Since the full-scale war was launched on May 19, scores of civilians have been executed; eyewitnesses have spoken of villagers being lined up and shot by the notorious Indonesian Army (TNI). A BBC journalist reported on May 21 that, in one incident he saw, at least eight villagers were shot in the eastern Bireun area; the Jakarta Post quoted witnesses who reported that six teenaged boys, including a 12-year-old who was mentally handicapped, were killed in the village of Matamaplam. In Cot Batee, an AFP journalist saw the bodies of six farmers. In Bukit Sudan village 30 civilians were killed. The military has had no qualms about admitting these killings, saying that the dead were GAM members, including the young boys. The army has promised "investigations", but prevented reporters from visiting the villages.
All this is part of a long ‘ethnic-cleansing’ campaign (slightly delayed by the reformasi years) to gain control of Aceh, even without its inhabitants. Within days of the beginning of the full-scale war, almost 300 schools were torched, most of them in the Bireun and Pidie regions, both GAM strongholds. TNI blamed the attacks on GAM, although GAM has nothing to gain from terrorising residents in its strongholds.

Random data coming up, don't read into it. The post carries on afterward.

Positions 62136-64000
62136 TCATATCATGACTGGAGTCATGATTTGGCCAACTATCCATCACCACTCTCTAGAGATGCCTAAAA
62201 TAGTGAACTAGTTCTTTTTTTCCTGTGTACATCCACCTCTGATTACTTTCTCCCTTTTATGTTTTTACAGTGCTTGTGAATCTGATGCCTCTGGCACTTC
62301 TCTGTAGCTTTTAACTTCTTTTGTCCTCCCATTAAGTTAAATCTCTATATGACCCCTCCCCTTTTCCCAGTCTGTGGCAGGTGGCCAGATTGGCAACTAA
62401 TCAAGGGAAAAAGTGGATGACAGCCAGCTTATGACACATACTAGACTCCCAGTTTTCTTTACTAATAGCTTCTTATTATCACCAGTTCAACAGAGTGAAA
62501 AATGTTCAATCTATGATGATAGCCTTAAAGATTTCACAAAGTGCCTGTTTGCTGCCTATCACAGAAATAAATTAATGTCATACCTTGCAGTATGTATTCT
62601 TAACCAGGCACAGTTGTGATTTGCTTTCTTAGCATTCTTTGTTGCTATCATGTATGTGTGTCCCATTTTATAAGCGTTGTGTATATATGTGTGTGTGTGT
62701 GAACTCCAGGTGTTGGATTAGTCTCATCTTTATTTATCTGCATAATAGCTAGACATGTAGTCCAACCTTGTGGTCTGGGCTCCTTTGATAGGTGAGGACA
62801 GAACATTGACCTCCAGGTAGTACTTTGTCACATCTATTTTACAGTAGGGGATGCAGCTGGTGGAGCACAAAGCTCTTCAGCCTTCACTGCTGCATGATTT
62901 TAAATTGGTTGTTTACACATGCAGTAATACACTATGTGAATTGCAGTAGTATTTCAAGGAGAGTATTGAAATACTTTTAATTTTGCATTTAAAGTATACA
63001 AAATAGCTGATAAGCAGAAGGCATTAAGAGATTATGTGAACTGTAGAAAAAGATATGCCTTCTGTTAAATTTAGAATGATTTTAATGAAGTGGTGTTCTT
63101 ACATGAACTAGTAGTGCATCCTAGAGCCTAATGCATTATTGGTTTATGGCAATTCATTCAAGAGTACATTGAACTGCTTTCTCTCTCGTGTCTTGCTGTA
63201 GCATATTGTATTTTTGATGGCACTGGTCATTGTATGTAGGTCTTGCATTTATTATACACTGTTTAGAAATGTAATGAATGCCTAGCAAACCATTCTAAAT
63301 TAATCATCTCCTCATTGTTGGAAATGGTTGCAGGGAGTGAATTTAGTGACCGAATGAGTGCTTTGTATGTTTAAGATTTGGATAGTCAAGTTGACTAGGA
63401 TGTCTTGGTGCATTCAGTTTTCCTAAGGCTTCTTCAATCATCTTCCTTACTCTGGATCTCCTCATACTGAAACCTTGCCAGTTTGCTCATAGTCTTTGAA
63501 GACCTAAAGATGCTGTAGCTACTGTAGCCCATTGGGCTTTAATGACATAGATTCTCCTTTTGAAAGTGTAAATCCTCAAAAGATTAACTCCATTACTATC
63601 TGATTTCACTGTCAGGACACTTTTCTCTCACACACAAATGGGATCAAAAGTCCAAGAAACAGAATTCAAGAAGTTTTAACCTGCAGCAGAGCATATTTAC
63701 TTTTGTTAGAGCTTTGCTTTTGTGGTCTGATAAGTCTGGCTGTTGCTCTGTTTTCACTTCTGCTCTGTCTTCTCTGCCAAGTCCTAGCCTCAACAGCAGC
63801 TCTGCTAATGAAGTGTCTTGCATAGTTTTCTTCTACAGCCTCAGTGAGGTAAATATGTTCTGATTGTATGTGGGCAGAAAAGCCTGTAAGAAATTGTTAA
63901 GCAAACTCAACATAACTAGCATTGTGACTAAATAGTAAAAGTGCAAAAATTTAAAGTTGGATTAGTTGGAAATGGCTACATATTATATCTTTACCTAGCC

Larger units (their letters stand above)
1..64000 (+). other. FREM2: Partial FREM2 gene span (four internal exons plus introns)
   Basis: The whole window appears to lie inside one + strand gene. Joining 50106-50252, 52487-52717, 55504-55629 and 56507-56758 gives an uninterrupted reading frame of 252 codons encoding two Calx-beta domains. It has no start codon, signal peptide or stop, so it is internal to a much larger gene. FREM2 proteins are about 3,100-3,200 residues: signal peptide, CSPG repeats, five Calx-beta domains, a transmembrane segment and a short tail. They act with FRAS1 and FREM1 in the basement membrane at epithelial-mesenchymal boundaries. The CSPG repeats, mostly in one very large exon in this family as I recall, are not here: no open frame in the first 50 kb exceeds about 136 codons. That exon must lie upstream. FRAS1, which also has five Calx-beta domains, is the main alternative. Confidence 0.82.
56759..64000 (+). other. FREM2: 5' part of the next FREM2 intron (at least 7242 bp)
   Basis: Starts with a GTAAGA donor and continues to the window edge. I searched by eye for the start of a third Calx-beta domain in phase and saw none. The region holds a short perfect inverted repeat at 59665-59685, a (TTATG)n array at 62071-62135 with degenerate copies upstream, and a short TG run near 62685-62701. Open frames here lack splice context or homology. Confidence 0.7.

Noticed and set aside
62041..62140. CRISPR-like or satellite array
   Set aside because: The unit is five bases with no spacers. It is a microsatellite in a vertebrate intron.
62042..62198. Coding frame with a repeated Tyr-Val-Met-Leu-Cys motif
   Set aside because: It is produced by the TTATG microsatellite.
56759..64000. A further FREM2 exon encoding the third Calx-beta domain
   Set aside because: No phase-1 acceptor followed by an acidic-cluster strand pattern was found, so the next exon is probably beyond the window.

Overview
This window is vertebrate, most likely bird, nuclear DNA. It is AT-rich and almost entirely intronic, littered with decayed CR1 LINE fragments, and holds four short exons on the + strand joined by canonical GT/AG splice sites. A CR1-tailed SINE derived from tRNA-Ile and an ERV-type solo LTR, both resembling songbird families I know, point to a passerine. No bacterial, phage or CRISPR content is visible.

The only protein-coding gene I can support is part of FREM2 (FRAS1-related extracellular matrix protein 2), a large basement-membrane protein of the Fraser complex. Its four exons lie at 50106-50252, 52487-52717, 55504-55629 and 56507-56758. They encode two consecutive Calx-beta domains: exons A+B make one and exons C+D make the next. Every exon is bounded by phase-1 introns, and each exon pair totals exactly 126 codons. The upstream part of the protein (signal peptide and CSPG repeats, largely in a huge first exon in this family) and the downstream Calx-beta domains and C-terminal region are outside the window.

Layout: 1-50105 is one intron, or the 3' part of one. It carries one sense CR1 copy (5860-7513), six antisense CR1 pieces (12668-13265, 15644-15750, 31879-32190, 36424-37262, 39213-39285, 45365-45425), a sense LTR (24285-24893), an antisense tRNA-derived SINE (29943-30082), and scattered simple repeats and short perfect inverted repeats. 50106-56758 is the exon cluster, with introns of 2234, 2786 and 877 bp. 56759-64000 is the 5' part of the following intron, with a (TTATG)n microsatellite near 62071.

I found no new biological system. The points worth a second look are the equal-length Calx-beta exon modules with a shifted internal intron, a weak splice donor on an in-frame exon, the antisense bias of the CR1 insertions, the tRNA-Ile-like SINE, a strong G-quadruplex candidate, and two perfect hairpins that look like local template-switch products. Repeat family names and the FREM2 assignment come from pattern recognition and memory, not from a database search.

The current campaign has all the marks of any Pentagon-inspired war: promise of a ‘quick war’, ‘freedom for the people’, army-escorted ‘humanitarian aid’, enemy defections, embedded journalists, and media censorship. Major-general Endang Suwarya, TNI’s commander in Aceh and head of martial rule, did not mince his words: "I want all news published to contain the spirit of nationalism. Put the interests of the unitary state of Indonesia first. Don’t blow up the news from GAM," he said, frustrated with the media’s neutrality in this war, in contrast to its position in the past.
GAM had been expecting this latest offensive, despite signing the second ‘cessation of hostilities’ agreement in Geneva last December. The months of relative calm in Aceh since then, however, had provided much-needed time for TNI to reinforce its firepower in the region, while calling on GAM to disarm. "For us, war is not new. We have been fighting since 1976 [and] we will continue to use guerrilla tactics," said Zaini Abdullah, one of GAM’s senior leaders-in-exile in Sweden, on May 21.